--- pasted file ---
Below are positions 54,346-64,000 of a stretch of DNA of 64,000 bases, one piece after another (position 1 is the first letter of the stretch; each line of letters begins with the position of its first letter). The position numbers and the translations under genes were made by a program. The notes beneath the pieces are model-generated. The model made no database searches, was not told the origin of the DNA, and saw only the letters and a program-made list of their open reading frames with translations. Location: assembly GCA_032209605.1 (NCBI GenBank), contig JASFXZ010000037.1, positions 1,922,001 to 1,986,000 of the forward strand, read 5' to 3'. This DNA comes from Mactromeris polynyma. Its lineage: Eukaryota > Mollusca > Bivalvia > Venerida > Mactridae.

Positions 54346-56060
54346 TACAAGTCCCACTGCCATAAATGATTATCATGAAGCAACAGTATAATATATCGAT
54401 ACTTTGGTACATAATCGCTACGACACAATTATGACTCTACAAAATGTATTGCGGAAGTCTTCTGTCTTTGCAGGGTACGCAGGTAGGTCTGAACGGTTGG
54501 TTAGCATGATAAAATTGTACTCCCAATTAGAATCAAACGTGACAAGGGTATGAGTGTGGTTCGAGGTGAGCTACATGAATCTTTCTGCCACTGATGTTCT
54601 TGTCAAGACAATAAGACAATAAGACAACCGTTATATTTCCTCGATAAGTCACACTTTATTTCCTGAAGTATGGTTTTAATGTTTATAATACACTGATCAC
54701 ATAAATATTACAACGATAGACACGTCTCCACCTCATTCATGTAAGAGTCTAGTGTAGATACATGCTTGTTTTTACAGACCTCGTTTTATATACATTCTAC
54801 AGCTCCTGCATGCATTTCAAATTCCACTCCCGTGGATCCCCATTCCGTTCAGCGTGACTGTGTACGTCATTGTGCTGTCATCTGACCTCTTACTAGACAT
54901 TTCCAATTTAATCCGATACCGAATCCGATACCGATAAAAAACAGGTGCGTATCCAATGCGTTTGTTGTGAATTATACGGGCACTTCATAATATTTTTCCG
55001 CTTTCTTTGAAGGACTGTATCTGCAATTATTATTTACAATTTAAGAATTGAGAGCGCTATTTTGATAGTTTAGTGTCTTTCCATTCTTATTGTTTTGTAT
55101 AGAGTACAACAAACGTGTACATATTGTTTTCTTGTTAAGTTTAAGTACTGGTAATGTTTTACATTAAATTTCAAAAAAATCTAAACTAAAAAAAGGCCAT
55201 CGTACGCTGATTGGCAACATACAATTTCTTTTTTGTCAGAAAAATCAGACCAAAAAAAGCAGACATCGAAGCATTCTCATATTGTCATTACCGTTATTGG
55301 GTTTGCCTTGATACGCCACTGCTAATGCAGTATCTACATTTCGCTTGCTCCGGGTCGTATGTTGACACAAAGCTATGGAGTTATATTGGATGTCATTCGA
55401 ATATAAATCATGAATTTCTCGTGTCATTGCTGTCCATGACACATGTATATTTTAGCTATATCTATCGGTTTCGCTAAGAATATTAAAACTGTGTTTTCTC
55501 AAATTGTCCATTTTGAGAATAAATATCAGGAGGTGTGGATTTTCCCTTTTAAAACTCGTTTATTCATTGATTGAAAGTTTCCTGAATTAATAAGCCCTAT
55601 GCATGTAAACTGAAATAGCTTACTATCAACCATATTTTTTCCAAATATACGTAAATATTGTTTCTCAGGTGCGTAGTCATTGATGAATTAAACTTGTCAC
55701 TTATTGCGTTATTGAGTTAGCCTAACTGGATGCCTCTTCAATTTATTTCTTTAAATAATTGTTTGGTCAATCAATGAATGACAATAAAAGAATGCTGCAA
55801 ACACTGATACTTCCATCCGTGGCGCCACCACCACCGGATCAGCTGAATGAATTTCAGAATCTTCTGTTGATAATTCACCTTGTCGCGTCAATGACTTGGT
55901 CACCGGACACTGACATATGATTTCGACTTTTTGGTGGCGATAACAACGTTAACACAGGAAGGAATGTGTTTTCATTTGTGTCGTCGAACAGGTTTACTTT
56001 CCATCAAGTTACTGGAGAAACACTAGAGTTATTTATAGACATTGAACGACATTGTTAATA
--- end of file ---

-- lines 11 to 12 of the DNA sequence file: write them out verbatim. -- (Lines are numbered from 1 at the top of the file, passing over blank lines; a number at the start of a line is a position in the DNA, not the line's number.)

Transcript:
55101 AGAGTACAACAAACGTGTACATATTGTTTTCTTGTTAAGTTTAAGTACTGGTAATGTTTTACATTAAATTTCAAAAAAATCTAAACTAAAAAAAGGCCAT
55201 CGTACGCTGATTGGCAACATACAATTTCTTTTTTGTCAGAAAAATCAGACCAAAAAAAGCAGACATCGAAGCATTCTCATATTGTCATTACCGTTATTGG